Halling had some back story. Unraced as a juvenile, he didn’t see the racecourse until the July of his three-year-old campaign when he finished seventh in a five furlong maiden at Yarmouth. Defeats at Thirsk and Windsor followed before he opened is account in a Ripon handicap in August from a mark of 75. Two months later he won the Cambridgeshire from 93 and we had lift-off.
His first Eclipse win was a game neck defeat of Singspiel – his second another neck triumph – this time over Bijou D'Inde. John Reid was in the saddle aboard Halling this time and his mount showed his customary toughness up the hill as the St James's Palace Stakes hero tried to wrest the crown for the Classic generation.
There have been better winners of the Coral-Eclipse in ratings terms – but few braver. And fewer still who were wining off 75 in North Yorkshire in the August of their three-year-old careers.
2000 Giant’s Causeway
He might have been braver than Halling, certainly it would have been a scrap worthy of Madison Square Garden had they been of the same generation.
The Iron Horse thrived on his racing and loved a battle. He got one at Sandown as Kalanisi loomed large to challenge and went past his rival inside the distance.
For all the world it looked as though Pat Eddery was booked for a fourth win in the race but George Duffield, an unlikely but inspired booking for the Ballydoyle-trained winner, knew all hope wasn't lost.
He galvanised Giant’s Causeway who set his head lower and snatched the prize back 50 yards from the post.
In the re-match in the Juddmonte International the Kalanisi team decided to challenge wide and late – you can't fight what you can’t see their understandable mantra.
But Giant's Causeway spotted him. It was at Sandown though, with the likes of Sakhee and Fantastic Light in behind, that the Iron Horse began to roll.
2009 Sea The Stars
The 2000 Guineas, Derby, Eclipse treble was completed again in 2009 – and by a wonderful colt. John Oxx’s son of Cape Cross.
Three pacemakers ensured there was no hiding place in this renewal but Mick Kinane was aware of the danger of traffic problems as that trio came back to the field and switched the favourite towards the centre of the track this ensuring clear blue water for the final two furlongs.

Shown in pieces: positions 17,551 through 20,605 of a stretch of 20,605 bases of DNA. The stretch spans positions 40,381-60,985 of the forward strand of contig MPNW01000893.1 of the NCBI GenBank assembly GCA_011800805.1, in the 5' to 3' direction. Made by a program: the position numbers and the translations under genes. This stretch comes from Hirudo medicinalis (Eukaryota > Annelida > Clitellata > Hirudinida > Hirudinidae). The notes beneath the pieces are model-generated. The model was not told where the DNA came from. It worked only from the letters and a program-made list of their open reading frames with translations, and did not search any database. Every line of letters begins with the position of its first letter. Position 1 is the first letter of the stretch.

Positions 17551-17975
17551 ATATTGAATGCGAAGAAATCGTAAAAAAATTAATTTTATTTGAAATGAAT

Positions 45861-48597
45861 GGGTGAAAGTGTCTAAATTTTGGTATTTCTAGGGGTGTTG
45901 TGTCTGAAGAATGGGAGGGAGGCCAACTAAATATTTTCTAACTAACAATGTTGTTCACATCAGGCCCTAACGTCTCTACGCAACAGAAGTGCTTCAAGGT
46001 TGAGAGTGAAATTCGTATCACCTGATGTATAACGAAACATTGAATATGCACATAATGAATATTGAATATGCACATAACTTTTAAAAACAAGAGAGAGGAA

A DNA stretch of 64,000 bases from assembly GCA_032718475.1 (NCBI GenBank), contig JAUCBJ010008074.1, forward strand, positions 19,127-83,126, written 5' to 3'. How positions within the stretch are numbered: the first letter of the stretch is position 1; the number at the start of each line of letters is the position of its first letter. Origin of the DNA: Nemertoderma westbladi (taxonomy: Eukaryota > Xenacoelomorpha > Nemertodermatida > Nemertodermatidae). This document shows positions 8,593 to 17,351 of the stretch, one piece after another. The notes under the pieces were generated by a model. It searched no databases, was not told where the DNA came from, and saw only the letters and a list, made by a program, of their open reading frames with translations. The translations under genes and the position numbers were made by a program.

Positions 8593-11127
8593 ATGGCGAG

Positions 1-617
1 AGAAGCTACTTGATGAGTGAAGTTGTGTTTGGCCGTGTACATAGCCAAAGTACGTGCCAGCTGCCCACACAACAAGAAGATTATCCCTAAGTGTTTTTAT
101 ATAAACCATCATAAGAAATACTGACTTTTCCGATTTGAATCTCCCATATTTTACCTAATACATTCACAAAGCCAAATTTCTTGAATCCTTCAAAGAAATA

His every move was covered by Jimmy Fortune aboard market rival Rip Van Winkle and the beauty of this Eclipse was the simplicity of it. Would the stalker pounce on his prey?
Kinane had to commit early – two out – and for a stride or two it seemed as though he could be vulnerable to the run Rip Van Winkle was conjuring. But then the eventual runner-up cracked. He drifted marginally to his right as the strain told and, now against the far rail, Sea The Stars maintained his relentless gallop to the line.
This champion wasn’t for passing.
2015 Golden Horn
It’s only four years ago but you just wonder if he’s going to get the credit he deserves as he disappears into the annals of racing history.
Just look at his three-year-old CV. Wins in the Feilden Stakes, Dante, Investec Derby, Coral-Eclipse, Irish Champion and Prix de l’Arc de Triomphe.
There were only two defeats – an unfathomable one to Arabian Queen in the Juddmonte International and a rather more understandable one in the Breeders’ Cup Turf during the Keeneland fall.
At Sandown we saw all that was good about another brilliant son of Cape Cross. This was a very different test to the one he faced in a truly-run Derby and Frankie Dettori opted to go to the front as the stalls opened.
What followed was gripping as The Grey Gatsby laid siege to his castle walls from early in the straight. Again there was a moment – two out – when he looked in danger but again, as always seems to be the case in this race, class and stamina came to the fore.
The runner-up was beaten off with a furlong to go and Golden Horn proceeded to put three-and-a-half lengths between them in the final climb to the line.
The Coral-Eclipse had again crowned a true champion.